resin Quercus JSON

JSON (JavaScript Object Notation) is a popular text data exchange format with built-in support from Quercus since Resin 3.0.20. One of the common uses of JSON in a PHP environment is for the server to send JSON data to the user's browser. Because the JSON language is a subset of JavaScript, JSON-encoded text can be readily parsed on the user's browser using JavaScript's eval() function.

tutorial json.html
The JSON example page The JSON PHP page

Quercus has built-in JSON support and JSON functionality is enabled the moment Quercus is started: no additional downloads are required. Quercus sports two PHP functions for working with JSON: json_encode and json_decode.

json_encode(mixed php_object) encodes any PHP array or object into JSON. json_decode(string json_string [, bool is_assoc]) decodes JSON into a PHP array or object.

json_decode may return either a PHP array or object depending on the circumstances:

  • If the text is that of a JSON array[1], decoding returns a non-associative PHP array.
  • If the text is that of a JSON object and the second argument to json_decode is not specified or is false, decoding returns a standard PHP object.
  • If the text is that of a JSON object and the second argument to json_decode is true, then decoding returns an associative PHP array.

To encode an array into JSON:

<?php $array = array("a"=>"Caucho", "b"=>"Resin", "c"=>"Quercus"); $json = json_encode($array); ?>

The value of $json would be: '{"a":"Caucho", "b":"Resin", "c":"Quercus"}'. The JSON text may then be sent and used on the user's browser or to any client that can decode JSON.

To decode JSON data into a standard PHP object in Quercus (using the above JSON text $json as an example):

<?php $object = json_decode($json); ?>

$object would be a standard PHP object with three fields "a", "b", and "c" with values "Caucho", "Resin", and "Quercus" respectively.

Below is a simple example using JSON on the web.

<script type="text/javascript"> <?php $array = array("a"=>"Caucho", "b"=>"Resin", "c"=>"Quercus"); $json = json_encode($array); echo "var data = $json;"; ?> var decoded = eval("(" + data + ")"); //Should output: "Quercus at work." document.write(decoded.c + " at work."); </script>

JSON data is more commonly sent to the browser via AJAX requests. Suppose there are two files defined below. The PHP script in json.php encodes an array into JSON. When the user's browser is directed to json.html, an AJAX request receives JSON data from json.php. Then the browser calls eval() on the JSON data to recover a JavaScript object.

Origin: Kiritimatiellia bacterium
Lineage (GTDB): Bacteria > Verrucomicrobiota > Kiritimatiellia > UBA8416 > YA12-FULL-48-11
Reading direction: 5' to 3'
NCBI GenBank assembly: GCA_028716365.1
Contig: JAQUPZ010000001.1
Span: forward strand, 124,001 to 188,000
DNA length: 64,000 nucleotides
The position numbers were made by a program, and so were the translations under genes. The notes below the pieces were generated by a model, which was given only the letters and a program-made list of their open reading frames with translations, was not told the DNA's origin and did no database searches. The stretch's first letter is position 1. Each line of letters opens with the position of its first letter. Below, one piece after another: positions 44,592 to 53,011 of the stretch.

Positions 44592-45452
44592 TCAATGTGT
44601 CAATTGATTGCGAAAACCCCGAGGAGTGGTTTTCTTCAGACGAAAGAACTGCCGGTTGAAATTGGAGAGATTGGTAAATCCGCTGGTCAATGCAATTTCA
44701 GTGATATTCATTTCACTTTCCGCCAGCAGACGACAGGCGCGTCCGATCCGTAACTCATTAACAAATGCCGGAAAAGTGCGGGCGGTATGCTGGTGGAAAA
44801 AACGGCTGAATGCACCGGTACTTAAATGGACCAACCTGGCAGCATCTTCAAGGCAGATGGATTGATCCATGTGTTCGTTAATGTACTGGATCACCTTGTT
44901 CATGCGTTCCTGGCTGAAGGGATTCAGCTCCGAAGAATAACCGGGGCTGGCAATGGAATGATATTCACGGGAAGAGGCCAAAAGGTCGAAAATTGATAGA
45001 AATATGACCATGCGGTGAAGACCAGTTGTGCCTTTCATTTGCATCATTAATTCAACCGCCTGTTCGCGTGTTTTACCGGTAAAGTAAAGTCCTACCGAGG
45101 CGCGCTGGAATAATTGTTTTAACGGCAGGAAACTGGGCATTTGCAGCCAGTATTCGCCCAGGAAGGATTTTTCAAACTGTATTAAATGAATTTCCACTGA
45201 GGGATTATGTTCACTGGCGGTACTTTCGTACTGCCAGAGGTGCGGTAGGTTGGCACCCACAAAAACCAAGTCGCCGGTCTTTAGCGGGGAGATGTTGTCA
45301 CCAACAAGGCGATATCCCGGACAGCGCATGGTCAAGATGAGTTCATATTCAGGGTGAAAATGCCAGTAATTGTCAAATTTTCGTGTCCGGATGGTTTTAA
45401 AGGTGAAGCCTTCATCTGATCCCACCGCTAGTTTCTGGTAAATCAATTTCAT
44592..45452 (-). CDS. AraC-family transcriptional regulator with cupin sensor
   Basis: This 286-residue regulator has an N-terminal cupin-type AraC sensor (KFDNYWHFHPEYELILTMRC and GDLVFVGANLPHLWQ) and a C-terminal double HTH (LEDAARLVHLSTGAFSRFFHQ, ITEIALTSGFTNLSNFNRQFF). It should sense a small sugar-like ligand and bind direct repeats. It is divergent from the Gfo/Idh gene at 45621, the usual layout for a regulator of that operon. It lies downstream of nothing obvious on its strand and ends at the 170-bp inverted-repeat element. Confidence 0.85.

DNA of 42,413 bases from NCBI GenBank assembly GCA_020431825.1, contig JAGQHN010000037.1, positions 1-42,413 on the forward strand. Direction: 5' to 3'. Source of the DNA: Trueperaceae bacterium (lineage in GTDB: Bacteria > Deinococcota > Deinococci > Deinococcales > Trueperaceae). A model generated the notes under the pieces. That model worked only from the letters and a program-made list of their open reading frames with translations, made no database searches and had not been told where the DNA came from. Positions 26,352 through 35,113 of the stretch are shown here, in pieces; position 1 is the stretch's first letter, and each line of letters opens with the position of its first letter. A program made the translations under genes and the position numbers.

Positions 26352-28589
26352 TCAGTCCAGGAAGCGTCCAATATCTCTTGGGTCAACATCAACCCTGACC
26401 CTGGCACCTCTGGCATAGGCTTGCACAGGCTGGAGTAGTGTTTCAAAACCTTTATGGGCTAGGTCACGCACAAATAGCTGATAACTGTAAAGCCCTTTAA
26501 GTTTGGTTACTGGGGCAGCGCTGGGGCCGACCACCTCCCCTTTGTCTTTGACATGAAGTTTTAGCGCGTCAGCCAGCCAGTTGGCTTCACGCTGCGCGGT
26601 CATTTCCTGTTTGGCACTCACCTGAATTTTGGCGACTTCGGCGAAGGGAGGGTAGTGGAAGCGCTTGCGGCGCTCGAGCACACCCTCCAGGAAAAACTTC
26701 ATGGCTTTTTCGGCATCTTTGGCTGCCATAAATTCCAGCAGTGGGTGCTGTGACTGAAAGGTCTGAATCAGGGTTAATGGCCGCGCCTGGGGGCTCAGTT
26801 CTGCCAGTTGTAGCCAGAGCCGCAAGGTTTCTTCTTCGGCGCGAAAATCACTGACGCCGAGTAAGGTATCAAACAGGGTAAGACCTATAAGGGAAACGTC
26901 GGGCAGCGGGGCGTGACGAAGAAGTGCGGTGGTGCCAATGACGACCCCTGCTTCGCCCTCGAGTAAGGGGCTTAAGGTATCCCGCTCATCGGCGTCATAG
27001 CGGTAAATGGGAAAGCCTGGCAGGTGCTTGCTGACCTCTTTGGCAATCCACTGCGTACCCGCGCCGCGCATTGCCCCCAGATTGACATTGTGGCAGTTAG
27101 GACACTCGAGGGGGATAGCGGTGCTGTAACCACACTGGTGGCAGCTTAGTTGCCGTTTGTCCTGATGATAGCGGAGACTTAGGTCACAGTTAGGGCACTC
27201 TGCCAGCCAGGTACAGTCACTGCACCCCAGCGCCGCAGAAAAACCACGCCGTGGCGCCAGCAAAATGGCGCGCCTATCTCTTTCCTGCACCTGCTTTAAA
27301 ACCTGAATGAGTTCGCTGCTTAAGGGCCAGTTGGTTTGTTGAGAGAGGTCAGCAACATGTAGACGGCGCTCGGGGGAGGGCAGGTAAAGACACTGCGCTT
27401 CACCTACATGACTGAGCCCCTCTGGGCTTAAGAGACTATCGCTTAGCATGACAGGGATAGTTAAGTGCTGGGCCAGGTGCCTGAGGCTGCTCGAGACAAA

<?php $array = array("a"=>"Caucho", "b"=>"Resin", "c"=>"Quercus"); $json = json_encode($array); echo $json; ?>
<html> <head> <script type="text/javascript"> var url = "data.php"; function request() { if (window.XMLHttpRequest) http_request = new XMLHttpRequest(); else http_request = new ActiveXObject("Microsoft.XMLHTTP"); http_request.onreadystatechange = function() { handle_json(http_request) };"GET", url, true); http_request.send(null); } function handle_json(http_request) { if (http_request.readyState == 4) { document.firstForm.json.value = http_request.responseText; var decoded = eval("(" + http_request.responseText + ")"); document.firstForm.decoded.value = decoded.a + "'s " + decoded.b + " with " + decoded.c + " at work."; } } function clearForm() { document.firstForm.json.value = ""; document.firstForm.decoded.value = ""; } </script> </head> <body> <form name="firstForm"> <p>JSON:<br><textarea name="json" cols="50"></textarea></p> <p>Decoded:<br><textarea name="decoded" cols="50"></textarea></p> <input type="button" onclick="request()" value="AJAX Request"> <input type="button" onclick="clearForm()" value="Clear"> </form> </body> </html>